Anti-intellectualism and pluralism

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Mormons, especially Mormon apologists, have been accused of being "postmodern fog machines".

"As long as they make you happy and a good person, then I'm happy you have your own beliefs." "It's not Christ-like to criticize another person's beliefs." "Instead of Bible-bashing, why don't we both just share our perspectives on religion?" "People can prove anything from the Bible. It's open to interpretation."

This kind of speech can be associated in the Christian community with something known as postmodernism. Postmodernism here is referred to a package of related influences, attitudes, and worldview assumptions that have to do with communication, pluralism, and the nature of truth. Some aspects of historic Mormonism make it fit very well with postmodernism, and contemporary Mormonism is heavily influenced by the trend as a whole. Many Mormons tend to:

An increasing number of Mormons say they are open to the idea that God calls people to join other religions.[1]

Mormons are almost never fully postmodern in their worldview, as they do hold to some staple beliefs as knowable truths (there is one true church, Joseph Smith was a prophet, conservative values, etc.), but beyond some basics they are seemingly very atheological.


[edit] Partial embrace of the contemporary idea of "tolerance"

A typical Mormon would not buy the liberal appeal to "tolerance" in support of homosexuality, but he or she would appeal to the modern idea of tolerance when it comes to matters of public criticism, especially criticism that regards basic Mormon truth-claims.

Consider the words of Joseph Fielding McConkie, who, in the spirit of his father Bruce McConkie, opposes the general Mormon trend to the new view of "tolerance":

"When I was a young man, tolerance meant that we treated those with whom we disagreed with civility. It did not mean that we were obligated to accept their point of view. To many of the young people in my classes today, it means that we are to be non-judgmental, holding all men and all ideas to be equal and that it is morally wrong to say that something is morally wrong. It is not an unusual thing to have students cover willful disobedience in the blanket of God’s love and to advance the idea of a universal salvation that sounds dangerously like that advocated by Lucifer in the councils of heaven.
"People like to equate tolerance with Christ-like behavior, which is in many ways a rather awkward fit. My assumption is that you too have noticed that the appeal for Christ-like behavior generally comes from people who have no meaningful understanding of how Christ behaved and who would be greatly surprised to find out.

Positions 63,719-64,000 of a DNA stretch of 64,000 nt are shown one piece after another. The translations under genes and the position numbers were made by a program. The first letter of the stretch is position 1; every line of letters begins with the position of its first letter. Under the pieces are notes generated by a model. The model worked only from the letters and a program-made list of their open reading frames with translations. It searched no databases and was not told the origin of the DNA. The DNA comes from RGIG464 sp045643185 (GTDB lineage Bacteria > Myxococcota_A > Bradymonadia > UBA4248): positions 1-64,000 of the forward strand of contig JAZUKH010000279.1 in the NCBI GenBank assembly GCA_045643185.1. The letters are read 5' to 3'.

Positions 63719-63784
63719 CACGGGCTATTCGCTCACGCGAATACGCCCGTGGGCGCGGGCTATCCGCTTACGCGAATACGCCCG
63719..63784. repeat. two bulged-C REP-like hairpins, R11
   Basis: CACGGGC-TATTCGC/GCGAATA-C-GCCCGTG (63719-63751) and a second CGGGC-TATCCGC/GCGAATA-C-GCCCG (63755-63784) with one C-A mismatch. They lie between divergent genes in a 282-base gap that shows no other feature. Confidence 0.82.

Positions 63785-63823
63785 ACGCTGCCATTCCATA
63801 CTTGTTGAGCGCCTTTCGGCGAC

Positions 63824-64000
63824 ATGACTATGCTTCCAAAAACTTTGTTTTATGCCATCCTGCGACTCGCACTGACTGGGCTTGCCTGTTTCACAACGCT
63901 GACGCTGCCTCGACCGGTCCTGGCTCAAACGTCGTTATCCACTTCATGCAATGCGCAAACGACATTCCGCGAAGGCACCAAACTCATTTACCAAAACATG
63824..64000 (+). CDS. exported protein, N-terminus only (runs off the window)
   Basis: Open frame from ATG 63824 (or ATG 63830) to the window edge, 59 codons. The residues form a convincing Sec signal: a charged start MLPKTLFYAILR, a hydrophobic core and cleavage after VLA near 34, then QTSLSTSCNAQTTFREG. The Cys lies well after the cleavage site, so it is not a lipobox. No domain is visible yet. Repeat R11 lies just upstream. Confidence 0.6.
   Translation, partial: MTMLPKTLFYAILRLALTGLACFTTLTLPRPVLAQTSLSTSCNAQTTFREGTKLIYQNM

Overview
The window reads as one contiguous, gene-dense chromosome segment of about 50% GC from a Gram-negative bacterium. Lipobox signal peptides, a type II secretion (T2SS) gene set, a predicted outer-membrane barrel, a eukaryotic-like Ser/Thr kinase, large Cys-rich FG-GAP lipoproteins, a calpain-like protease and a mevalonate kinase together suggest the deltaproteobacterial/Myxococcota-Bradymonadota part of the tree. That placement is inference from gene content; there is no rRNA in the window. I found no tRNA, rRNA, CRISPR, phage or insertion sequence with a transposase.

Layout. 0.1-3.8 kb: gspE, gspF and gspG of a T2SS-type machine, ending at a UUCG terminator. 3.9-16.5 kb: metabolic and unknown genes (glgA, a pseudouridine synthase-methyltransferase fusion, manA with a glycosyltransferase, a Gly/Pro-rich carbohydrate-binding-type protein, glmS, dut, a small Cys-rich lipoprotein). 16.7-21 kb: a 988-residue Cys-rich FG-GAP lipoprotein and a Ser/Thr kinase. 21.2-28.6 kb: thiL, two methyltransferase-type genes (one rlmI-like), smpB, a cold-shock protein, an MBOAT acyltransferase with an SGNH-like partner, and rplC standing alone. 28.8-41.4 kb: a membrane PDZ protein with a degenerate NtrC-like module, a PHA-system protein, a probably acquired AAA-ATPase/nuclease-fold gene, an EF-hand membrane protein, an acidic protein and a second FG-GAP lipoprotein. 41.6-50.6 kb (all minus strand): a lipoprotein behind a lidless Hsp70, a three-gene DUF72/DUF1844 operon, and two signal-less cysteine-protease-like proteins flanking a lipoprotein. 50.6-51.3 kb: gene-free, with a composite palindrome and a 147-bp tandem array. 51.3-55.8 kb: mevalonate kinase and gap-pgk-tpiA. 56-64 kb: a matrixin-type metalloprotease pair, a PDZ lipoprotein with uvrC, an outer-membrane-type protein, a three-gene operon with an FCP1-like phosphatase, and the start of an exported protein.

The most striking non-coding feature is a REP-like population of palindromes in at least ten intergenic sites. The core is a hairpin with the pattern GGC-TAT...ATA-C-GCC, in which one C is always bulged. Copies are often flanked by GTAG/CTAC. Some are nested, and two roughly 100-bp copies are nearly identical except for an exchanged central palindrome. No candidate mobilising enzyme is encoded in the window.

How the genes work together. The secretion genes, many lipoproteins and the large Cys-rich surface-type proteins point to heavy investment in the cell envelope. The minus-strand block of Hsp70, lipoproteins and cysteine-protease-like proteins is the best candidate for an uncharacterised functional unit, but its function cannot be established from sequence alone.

"When the dialogue between Christ and the woman from Canaan was read recently in a religion class at BYU, a number of the students were uneasy with the account of Christ’s behavior. A number of attempts were made to excuse or justify it. One student suggested that in calling the woman a 'dog,' Christ was really using a term of endearment. Such an explanation does not fit well in the context of the story. Finally a young lady gave expression to the thought that troubled many of her classmates. With tears in her eyes she exclaimed, 'But Jesus was so unchristian' (Matthew 15:21-28)." [2]

[edit] Mormon apologetics

"Jacques Derrida is revered by those at the foggiest fringes of postmodern thought and reviled by almost everyone else who is familiar with his work [1]. Derrida made a career out of accusing all who critiqued his work of misunderstanding him, while refusing to clarify his position. The whole point of the exercise seemed to be avoidance of understanding... The smell around Daniel Peterson and his ilk at FARMS are symptoms of an ideological system in distress as much as the smell of decaying flesh is of a dead body. They are Derridian postmodern fog machines whose purpose is to make the terrain around the borders of Mormonism so hard to find and to appear so baffling and unattractive that the faithful who wander in that direction will turn back in dismay." -Bob McCue [2]

[edit] Quotes

[edit] Notes

  1. Kyle, a Mormon, writes to Rob Sivulka, "I have a feeling that God has a tendency to lead us to churches that will draw us closest to him in our own life circumstances." URL:
  2. "The First Vision and Religious Tolerance", by Joseph Fielding McConkie. Accessed 8/16/2006.

[edit] See also

[edit] External links

[edit] Non-Mormon

[edit] Mormon

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